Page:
A concerned wife’s report of dozens of armed FBI agents descending on her Pennsylvania home Friday to drag her husband, a pro-life Catholic speaker, away in handcuffs in front of their weeping children should have been a sensational national story. But it’s been four days now, and not a single one of the big corporate media outlets has deigned to mention the FBI’s raid on the home of Mark Houck and his family. That’s not a coincidence.
“They had big, huge rifles pointed at Mark and pointed at me and kind of pointed throughout the house,” Mark’s wife, Ryan-Marie Houck, alleged in an interview with LifeSiteNews. What dangerous behavior made Mark a target of such a forceful FBI raid? He is accused of violating the FACE Act (a federal law used to limit the acceptable actions of pro-lifers in front of abortion facilities) because he pushed away a pro-abortion man who was repeatedly harassing Houck’s 12-year-old son, his wife said. A district court threw out the case against him earlier this year, but the FBI picked it up as Attorney General Merrick Garland continues his war on political opponents of the Biden administration’s agenda. Houck could face up to 11 years in prison if convicted.
Where is the outrage from the corporate press, which loves to paint itself as a chief crusader against authoritarian behavior (real or imagined) when it’s politically expedient? There is none, and it’s a safe bet that’s because this time, they’re cheering the crackdown.
A Tuesday morning search for Houck’s name revealed zero results in the past month on the pages of The New York Times. Search “FBI” results over the past week on the NYT website, and you won’t find anything about its raid on the Houck family, either.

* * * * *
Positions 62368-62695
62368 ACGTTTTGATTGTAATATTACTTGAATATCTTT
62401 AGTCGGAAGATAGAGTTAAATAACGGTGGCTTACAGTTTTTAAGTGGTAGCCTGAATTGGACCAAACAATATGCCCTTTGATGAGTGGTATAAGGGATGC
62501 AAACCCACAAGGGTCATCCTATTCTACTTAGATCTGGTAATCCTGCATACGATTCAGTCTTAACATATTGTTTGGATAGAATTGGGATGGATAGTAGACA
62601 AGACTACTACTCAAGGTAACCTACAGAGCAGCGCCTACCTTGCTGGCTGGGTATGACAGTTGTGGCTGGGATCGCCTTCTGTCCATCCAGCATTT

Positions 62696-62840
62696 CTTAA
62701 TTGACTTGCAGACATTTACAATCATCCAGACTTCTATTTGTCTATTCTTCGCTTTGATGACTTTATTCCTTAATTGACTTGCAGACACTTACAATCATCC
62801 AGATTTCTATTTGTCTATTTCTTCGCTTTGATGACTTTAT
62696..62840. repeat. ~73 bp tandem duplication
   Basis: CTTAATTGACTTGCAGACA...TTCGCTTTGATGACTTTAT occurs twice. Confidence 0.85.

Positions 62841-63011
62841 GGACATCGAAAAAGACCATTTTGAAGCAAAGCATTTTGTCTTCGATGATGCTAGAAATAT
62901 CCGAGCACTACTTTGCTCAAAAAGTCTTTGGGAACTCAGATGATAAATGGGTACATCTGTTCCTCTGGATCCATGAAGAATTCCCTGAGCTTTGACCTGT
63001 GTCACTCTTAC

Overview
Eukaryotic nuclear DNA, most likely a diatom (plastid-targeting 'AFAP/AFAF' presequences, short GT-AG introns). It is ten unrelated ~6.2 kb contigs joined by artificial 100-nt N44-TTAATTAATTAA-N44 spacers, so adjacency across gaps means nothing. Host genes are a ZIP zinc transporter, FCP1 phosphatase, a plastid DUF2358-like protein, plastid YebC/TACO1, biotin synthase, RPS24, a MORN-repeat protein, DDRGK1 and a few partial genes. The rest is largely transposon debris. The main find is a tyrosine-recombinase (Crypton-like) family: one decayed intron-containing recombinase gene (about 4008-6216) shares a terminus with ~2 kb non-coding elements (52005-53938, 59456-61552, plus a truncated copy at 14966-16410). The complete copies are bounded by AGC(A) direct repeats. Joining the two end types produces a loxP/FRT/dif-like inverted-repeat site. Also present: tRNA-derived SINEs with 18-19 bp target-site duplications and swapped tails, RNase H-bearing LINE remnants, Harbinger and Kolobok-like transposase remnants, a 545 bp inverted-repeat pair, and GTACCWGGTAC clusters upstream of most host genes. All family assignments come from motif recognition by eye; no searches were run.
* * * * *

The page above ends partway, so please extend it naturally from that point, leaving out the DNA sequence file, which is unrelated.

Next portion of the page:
The only result returned by The Washington Post or NPR in the past week was an unrelated story about Canadian mask mandates, in which the search generator seemed to suggest “Mark” might have been intended to mean “mask.”
NBC News is no better, returning no results related to the FBI raid on the Houck family.
The first story that pops up in a search of the Associated Press website is a death notice from four years ago, and then several stories about MLB players.
Every single result in a search for “Mark Houck” from CBS News over the past six months was about baseball.
At the top of search results from USA Today was a “news” story about how the United States has too many white forensic scientists.
The most relevant stories The Wall Street Journal could find in the past week were a story about Spotify audiobooks and one about a Kenyan marathon runner.
Don’t think these outlets just all happened to “forget” to report this story. Time and again, they’ve shown they don’t mind withholding information they don’t want you to hear. They just might not want you to know their allies in Washington carted off an opponent of the “acceptable” narrative that the press itself helps enforce.
Elle Purnell is an assistant editor at The Federalist, and received her B.A. in government from Patrick Henry College with a minor in journalism. Follow her work on Twitter @_etreynolds.
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